Tools, Technologies and the Missing Link

For any nonprofit group — whether it’s an alumni association, a standards body, or anything in between — the internet and its associated technologies are likely to play a significant role in how members interact with the organization and each other. Although full of promise, these tools can all too easily limit member engagement and restrict progress toward goals. The reason: many users do not know how to use them.

As a technologist, I usually do pretty well when it comes to figuring out an application’s user interface, and I’m not afraid to look through the documentation, help files, tutorials, and any other useful bits of information that may be provided. Not only do I enjoy such investigation; it’s part of my job to evaluate tools and technologies that can help an associations accomplish their goals. But the vast majority of end users (i.e., the members of an association) have other priorities. While they can likely figure out the basics — such as how to accomplish a particular task at hand — chances are there are myriad other features or functions that could prove extremely valuable to them if they only knew they existed. And unless the end user is quite familiar with a similar application, they won’t even think to ask.

To solve this problem, I strongly recommend that every association create training materials that teach its members the fundamentals of the group’s intenet-based tools. To accomplish this, it means it should be someone’s job in every association to:

  1. evaluate each application’s feature set,
  2. determine how it might best be used by the particular group, and
  3. create (or hire someone to create) some training material.

While you might be able to find an expert in the application, it’s also important that they have a solid understanding of the association’s rules, processes and procedures, as well as the typical member profiles to ensure that your members are getting everything that they need — no more, and no less. No sense wasting a member’s time teaching them about a feature they’re never going to use. If you’re hiring someone who isn’t familiar with your organization you’ll want to make sure they work hand-in-hand with knowledgeable staff as well as members.

Think you can’t afford to develop training for your members? I would suggest you can’t afford not to. It’s among the most critical ways an organization can gaurantee success and engage its members. Whether you’re creating  multi-hour training sessions for new members or task-based tutorials, there’s low- to no-cost tools available that make creating training modules easy.

Note: I’ll be writing about a few of these in future posts, but feel free to contact me for some recommendations.

And remember, creating the training is only the first step. Once training has been developed, it’s equally important to inform your members how to take advantage of it! Include training calendars and links in your newsletters, your email signature lines, and on your website. Ask for feedback and suggestions. It might sound like a lot of work, but believe me, the results will be worth it.

Categorized / Operations, Technology
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  • avatar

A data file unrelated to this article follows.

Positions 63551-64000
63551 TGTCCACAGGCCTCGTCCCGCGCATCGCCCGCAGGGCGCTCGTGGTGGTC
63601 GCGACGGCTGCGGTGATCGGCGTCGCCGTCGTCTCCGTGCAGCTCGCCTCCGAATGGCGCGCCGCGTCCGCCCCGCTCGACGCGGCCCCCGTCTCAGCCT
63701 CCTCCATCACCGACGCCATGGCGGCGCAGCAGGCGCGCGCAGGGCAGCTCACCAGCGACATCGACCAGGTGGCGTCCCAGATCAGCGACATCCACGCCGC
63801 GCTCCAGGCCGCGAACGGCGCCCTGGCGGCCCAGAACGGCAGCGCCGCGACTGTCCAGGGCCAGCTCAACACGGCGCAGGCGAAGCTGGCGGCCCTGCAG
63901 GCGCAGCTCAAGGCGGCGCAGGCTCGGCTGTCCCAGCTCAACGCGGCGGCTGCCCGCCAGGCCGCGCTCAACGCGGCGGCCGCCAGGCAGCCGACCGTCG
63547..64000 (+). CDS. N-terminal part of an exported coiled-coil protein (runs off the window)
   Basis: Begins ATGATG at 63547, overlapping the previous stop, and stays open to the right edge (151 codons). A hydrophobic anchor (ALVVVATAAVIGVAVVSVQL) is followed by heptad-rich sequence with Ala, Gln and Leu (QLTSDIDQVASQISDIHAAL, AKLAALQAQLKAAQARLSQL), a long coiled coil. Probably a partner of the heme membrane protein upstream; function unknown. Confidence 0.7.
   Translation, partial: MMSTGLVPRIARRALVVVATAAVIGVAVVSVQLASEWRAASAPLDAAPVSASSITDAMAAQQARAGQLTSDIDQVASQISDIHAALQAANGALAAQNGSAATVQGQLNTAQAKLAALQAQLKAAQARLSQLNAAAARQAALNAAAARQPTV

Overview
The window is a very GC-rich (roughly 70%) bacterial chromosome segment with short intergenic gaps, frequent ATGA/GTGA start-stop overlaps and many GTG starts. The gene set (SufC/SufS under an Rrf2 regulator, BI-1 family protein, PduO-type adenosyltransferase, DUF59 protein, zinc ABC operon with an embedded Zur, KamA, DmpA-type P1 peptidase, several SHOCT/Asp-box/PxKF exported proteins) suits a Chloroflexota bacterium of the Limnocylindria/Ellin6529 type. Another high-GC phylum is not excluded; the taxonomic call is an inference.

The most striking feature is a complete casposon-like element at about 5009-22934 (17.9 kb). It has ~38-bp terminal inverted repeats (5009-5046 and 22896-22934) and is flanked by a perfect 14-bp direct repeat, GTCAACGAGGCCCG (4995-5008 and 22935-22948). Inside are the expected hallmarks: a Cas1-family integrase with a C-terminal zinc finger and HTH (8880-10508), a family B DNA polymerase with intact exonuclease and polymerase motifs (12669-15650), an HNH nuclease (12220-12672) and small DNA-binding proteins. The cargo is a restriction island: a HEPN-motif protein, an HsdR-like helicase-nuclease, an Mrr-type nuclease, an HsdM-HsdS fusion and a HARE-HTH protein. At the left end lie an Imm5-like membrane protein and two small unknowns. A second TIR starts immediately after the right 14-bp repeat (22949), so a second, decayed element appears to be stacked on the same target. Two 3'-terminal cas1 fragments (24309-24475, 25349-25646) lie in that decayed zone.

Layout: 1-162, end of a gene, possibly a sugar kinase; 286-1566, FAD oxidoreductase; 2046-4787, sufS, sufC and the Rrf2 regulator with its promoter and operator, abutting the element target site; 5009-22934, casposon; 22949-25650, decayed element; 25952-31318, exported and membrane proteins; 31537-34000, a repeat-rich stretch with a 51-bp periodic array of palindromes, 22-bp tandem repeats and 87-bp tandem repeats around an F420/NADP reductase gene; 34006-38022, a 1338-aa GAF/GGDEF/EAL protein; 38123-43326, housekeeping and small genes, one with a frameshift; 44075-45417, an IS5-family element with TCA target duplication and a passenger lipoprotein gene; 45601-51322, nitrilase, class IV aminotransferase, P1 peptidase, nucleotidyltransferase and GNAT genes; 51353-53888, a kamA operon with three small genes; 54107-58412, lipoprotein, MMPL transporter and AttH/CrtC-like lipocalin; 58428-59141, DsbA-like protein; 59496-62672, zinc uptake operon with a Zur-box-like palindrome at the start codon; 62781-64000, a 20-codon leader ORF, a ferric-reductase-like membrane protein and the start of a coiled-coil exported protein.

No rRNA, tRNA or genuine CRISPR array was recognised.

Terry Coatta / August 2

    Since I work at a company that produces social networking software specifically for associations, I think one thing you should consider is enlisting the help of your vendor. Any training produced for one association has the potential to be valuable for many others and should be something that any vendor would be willing to partner on.

    On a slightly different note, while I agree that the best universe is one in which software is intuitive enough to use that you don’t need to read a manual, the reality is that there is always a value vs effort trade-off that any user makes — which is to say, don’t throw away or ignore some feature just because it isn’t straightforward. Users will tolerate fairly poor UI if they perceive that the value they receive exceeds the effort they need to make. That doesn’t mean you shouldn’t harass the vendor to make it better, just that you shouldn’t ignore features that might not be perfect at the moment.

  • avatar
    Mary McRae / August 8

    Thanks for your comment, Terry.

    While vendors are quick to offer their standard training, this doesn’t ‘stick’ nearly as well as something that’s targeted to the specific user type and incorporates the rules and standard operating procedures of the particular group. The good news is that this is no longer costly and/or difficult to produce.

    And I agree wholeheartedly with your comment about useful features; it’s just that most software tends to have features that are more/less important for any particular target audience. Just-in-time training sticks; wasting people’s time teaching them a feature that they’re not going to use immediately is just that.

  • avatar
    Terry Coatta / August 10

    Absolutely agree… if you have the time and resources to create targeted training it will be the most effective. But, if you’re strapped for time/money, it may be something that the vendor is interested in (I know that we would certainly alter our internal priorities with respect to generating training material based on feedback from customers).

    Its also very true that most organizations will only end up using a subset of any given applications features — which is another opportunity, as you note, for specialized training materials.

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    [...] the less likely they’ll embrace any of them. And finally, once you’ve made your choice, don’t forget training. No matter how good the spreadsheet or system, it’s useless if the members don’t [...]

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